A cut above: Hanoi's street-side barbers
SHORT back and sides, a beard trim and a thorough ear cleaning: There is little Hanoi’s street-side barbers won’t do.
In the city where increasing numbers of Western salons cater to dapper urbanites with cash to spend, the city’s old-school sidewalk coiffeurs still do a brisk trade thanks to loyal customers and US$1.30 haircuts.
Across Hanoi, day or night, legions of entrepreneurial barbers like Nguyen Van Tu are hard at work snipping and shaving, often with little more than a few grooming tools and a small mirror – in Tu’s case, hung up on a single rusty hook.
“This job is relaxing. I work freely with an OK income, and I didn’t have to invest [in the business],” said the 53-year-old barber, standing at his stall next to the weathered yellow wall of a primary school.
Tu used to work in a factory but switched professions a decade ago.
He relishes being his own boss and has even made a few friends along the way, like German designer Tobias Kuester-Campioni, a dedicated client since 2014.
Kuester-Campioni turns up at Tu’s stall every 10 days, often bringing him new blades to add to his stockpile.
“It’s a local tradition here in Hanoi. You see so many barbers on the street and I guess everybody has his own one and I found mine,” he said, after being shorn clean with a fresh blade as motorbikes whizzed past. “I like the local taste, the local flavour.” He said he’s not shy about having his manscaping done in public view – a common sight in a city where so much daily activity happens in the street, from eating and cooking to child rearing and exercising.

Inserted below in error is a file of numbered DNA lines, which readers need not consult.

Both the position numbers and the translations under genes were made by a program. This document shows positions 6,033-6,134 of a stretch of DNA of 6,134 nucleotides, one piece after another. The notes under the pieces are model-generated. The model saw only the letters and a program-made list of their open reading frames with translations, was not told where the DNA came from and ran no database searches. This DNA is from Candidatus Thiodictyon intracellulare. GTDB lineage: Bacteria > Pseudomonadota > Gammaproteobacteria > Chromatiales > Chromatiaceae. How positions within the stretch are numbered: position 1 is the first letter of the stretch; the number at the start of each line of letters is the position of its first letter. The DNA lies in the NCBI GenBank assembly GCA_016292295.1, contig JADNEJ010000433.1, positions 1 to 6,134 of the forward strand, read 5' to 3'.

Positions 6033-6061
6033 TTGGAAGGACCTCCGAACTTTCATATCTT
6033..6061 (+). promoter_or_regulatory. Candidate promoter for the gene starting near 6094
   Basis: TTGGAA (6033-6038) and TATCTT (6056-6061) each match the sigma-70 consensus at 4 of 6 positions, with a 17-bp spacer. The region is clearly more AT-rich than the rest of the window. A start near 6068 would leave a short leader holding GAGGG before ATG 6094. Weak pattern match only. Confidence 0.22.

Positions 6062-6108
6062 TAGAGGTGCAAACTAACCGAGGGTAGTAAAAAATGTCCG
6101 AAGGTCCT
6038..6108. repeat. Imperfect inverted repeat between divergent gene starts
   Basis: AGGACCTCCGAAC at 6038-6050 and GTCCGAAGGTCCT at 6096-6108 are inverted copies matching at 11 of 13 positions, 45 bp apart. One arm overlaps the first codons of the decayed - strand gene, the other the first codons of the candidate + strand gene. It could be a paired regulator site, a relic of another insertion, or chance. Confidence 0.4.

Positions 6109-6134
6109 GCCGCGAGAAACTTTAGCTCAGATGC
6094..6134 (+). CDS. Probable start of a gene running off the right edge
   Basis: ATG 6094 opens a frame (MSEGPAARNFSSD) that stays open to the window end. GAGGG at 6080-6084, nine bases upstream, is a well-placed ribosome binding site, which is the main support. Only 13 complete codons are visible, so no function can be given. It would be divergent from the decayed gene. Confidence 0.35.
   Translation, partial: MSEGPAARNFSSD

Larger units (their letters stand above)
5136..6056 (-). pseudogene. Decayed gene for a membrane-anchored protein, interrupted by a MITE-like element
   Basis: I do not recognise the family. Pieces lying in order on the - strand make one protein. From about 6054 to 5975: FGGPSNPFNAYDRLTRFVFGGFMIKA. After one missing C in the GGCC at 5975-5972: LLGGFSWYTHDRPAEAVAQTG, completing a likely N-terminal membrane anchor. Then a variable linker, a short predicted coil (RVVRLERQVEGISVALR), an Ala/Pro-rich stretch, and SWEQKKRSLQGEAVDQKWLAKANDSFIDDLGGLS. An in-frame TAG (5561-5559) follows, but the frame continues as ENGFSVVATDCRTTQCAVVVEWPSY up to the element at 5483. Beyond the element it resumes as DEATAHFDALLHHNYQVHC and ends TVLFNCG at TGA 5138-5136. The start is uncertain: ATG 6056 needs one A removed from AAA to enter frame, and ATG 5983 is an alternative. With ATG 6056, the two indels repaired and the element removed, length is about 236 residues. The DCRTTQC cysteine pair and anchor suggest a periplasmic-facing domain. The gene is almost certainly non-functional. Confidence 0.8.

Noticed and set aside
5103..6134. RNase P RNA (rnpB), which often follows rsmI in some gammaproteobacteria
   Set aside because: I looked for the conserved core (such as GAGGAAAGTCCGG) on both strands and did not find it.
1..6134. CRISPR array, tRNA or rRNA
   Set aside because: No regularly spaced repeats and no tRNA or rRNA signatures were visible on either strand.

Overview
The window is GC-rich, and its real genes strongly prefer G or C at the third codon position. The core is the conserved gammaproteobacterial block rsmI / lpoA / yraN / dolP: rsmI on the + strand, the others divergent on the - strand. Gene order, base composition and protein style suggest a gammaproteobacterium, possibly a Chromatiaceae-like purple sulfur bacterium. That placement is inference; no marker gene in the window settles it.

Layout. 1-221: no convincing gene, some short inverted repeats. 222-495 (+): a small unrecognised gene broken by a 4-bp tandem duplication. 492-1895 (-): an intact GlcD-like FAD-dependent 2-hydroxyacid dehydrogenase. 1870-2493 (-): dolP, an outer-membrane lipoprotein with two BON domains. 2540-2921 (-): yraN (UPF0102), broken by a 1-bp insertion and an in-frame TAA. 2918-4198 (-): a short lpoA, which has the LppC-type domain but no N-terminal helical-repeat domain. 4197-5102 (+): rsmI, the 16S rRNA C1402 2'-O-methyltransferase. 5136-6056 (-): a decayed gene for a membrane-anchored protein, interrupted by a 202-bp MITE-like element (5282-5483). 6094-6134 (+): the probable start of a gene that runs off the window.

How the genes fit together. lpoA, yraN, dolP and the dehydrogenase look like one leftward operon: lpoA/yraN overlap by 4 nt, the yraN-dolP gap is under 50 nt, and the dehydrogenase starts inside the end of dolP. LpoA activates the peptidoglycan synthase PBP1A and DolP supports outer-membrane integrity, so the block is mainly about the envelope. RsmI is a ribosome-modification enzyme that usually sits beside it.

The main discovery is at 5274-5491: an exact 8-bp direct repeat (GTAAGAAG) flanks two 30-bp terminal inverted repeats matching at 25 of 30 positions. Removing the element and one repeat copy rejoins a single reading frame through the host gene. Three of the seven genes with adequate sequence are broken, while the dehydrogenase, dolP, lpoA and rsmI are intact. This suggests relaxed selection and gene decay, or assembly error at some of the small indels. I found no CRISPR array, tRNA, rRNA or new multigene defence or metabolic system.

By some accounts, the tradition of cutting hair on Hanoi’s sidewalks dates back generations, and today a haircut costs about $1.30, with a bit extra for an ear clean, still affordable to most people in Vietnam where the average annual income is around $2100.
The barbers have proven to have staying power, even as the formal hair care industry grows, with sales in the sector nearly doubling in value between 2010 and 2015 to $220 million, according to Euromonitor International.
But the sidewalk barbers are so ingrained that many prefer them to increasingly common Western-style salons which charge as much as $40 for a cut in the fast-developing communist capital of Vietnam where the middle class is burgeoning.
“I went to the salon for a haircut once or twice, but I felt uncomfortable there,” said freshly trimmed day labourer Ho Tien Dung.
“I am in the street all day long, with dusty clothes, dirty hands and legs, so I don’t feel comfortable entering the salon. Also cutting hair here is cheaper.”
A barber waits for his next customer.
Street-side haircuts cost only US$1.30.
A Hanoi barber trims away.
The trade continues in the face of rapid modernisation.